I-Safe denied COPPA Safe Harbor - look at what is said!
- Hi all,
Most of you know that I have grave concerns about the Internet safety
curriculum provided by I-Safe - primarily because they present inccurate
information in a fear-based manner. Here is an old blog:
I-Safe had recently applied to be an organization that provides Safe
Harbor status to web sites under COPPA. I had concerns about this
because over the last decade I-Safe has had several relationships with
companies that engage in digital identification.
While I do not know this to be a fact, I was concerned that I-Safe was
going to use this Safe Harbor approach to set up relationships with
sites and then go to schools and suggest they help digitally identify
students - which would then allow the sites and the digital
identification company to better profile the children for advertising.
Let me be very clear. I do not know that this was their plan - but based
on past activities I was afraid this was their plan.
BUT their application was denied.
But very significantly was the third reason it was denied. This is from
the FTC letter:
Further, although i-SAFE may not be legally required to comply with
COPPA because of
its non-profit status, the Commission is concerned that i-SAFE’s own
website does not provide
protections for children equal to or greater than the Rule. As several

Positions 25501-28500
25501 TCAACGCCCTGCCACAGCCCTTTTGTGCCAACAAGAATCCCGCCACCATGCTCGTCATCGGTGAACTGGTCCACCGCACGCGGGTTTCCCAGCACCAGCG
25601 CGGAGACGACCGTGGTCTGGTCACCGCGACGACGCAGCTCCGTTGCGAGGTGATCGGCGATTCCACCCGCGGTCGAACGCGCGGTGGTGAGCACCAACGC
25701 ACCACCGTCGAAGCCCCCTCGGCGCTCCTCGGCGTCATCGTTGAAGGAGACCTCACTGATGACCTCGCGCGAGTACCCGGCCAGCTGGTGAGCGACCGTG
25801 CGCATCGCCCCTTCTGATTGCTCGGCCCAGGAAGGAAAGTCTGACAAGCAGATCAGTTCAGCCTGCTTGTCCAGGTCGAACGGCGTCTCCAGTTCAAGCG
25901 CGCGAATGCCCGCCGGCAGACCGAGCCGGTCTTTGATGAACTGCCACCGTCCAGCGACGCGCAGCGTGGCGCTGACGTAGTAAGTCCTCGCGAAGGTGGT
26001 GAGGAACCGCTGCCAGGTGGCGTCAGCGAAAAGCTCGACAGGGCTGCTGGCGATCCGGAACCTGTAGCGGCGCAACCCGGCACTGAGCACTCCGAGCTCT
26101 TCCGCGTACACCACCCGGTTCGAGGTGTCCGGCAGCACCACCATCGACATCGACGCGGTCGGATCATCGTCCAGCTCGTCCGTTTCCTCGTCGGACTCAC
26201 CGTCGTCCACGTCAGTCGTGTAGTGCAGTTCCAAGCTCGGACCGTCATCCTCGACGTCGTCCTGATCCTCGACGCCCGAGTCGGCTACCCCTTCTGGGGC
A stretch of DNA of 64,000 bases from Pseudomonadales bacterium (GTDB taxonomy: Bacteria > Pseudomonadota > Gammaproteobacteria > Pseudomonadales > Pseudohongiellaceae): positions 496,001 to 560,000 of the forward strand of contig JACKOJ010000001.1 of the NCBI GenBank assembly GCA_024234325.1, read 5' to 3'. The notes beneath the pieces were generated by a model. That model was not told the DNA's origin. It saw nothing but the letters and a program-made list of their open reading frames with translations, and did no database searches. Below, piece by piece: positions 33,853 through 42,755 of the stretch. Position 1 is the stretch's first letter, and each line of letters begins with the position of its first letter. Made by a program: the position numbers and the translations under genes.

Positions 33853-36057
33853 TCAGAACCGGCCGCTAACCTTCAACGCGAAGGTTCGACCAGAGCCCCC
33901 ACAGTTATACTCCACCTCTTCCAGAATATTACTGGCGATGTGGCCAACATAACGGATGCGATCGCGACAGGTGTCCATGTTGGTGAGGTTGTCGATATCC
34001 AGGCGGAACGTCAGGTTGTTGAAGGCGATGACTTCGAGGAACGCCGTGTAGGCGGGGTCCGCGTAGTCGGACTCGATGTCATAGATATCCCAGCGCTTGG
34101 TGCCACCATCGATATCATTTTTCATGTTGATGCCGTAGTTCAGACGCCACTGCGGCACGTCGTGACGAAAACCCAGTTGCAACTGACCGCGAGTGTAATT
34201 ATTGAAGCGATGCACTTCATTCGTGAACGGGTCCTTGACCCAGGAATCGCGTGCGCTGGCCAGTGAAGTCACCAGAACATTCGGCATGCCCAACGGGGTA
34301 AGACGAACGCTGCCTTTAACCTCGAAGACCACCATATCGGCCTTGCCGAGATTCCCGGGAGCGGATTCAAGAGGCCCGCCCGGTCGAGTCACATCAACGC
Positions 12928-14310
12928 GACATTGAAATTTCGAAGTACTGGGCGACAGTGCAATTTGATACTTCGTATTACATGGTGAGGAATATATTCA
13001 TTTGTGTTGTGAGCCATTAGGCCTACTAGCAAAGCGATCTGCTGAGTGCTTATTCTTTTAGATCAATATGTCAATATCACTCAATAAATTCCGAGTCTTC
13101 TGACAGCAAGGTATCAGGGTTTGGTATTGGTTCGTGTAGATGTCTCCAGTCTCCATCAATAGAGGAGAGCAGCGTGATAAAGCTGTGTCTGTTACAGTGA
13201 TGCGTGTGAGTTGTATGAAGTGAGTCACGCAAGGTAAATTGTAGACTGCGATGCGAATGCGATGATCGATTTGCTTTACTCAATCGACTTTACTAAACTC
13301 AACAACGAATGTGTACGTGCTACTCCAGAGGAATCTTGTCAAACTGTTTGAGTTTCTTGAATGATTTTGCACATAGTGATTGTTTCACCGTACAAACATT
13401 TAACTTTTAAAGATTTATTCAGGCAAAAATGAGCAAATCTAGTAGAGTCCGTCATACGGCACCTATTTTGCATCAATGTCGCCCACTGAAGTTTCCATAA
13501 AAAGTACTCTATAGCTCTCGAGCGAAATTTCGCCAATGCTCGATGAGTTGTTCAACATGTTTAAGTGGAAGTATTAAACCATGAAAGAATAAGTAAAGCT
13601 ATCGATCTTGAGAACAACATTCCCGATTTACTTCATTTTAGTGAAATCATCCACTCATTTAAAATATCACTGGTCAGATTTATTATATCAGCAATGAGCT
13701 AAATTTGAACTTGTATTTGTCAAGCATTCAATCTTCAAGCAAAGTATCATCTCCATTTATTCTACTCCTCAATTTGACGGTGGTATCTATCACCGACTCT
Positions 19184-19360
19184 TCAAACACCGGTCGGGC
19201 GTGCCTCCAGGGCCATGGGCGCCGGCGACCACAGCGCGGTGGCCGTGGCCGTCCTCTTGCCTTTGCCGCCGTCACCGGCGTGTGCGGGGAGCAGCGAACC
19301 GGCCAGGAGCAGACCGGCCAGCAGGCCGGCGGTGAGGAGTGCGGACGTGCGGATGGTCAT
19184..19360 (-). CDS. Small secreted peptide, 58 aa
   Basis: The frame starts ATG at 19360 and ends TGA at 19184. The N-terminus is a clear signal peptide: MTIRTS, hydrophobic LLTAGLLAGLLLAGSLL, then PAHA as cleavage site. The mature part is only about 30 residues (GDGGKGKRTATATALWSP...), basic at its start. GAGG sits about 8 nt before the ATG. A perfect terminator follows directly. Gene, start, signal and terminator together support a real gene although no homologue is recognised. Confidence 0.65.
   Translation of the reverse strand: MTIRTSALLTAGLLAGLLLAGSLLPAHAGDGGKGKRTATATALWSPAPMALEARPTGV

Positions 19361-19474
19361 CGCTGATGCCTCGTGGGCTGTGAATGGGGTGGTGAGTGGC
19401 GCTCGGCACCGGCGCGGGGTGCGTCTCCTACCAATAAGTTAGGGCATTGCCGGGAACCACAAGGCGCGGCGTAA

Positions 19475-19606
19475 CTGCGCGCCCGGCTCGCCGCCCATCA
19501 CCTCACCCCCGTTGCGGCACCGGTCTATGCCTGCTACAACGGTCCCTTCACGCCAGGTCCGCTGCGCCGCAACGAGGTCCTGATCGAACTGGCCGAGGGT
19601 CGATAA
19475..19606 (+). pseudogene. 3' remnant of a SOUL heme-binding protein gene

commenters pointed out, i-
SAFE’s website does not comply with COPPA in several respects. i-SAFE
collects an extensive
amount of personal information from children during its i-Mentor
registration process, without
first notifying parents and obtaining parental consent, in direct
contrast to COPPA’s
practices with regard to children under 13. The policy states that
“[w]hen a child or young adult
under the age of 13 attempts to register with i-SAFE, we ask them to
obtain their parent’s
consent.” According to the Commission’s review, i-SAFE does not instruct
children to obtain
their parent’s consent or provide a mechanism for parental consent.
The Commission feels strongly that any organization – including a non-profit
organization – to which it grants safe harbor status should itself
comply with COPPA when
interacting with children online. In the case of i-SAFE, which promotes
itself as a leader in
educating children on Internet safety, the failure to provide COPPA
protections is particularly
troubling. This failure also would undermine i-SAFE’s authority to
enforce other website
operators’ compliance with COPPA.
I strongly encourage you to look elsewhere for your Internet safety
Nancy Willard, M.S., J.D.
Center for Safe and Responsible Internet Use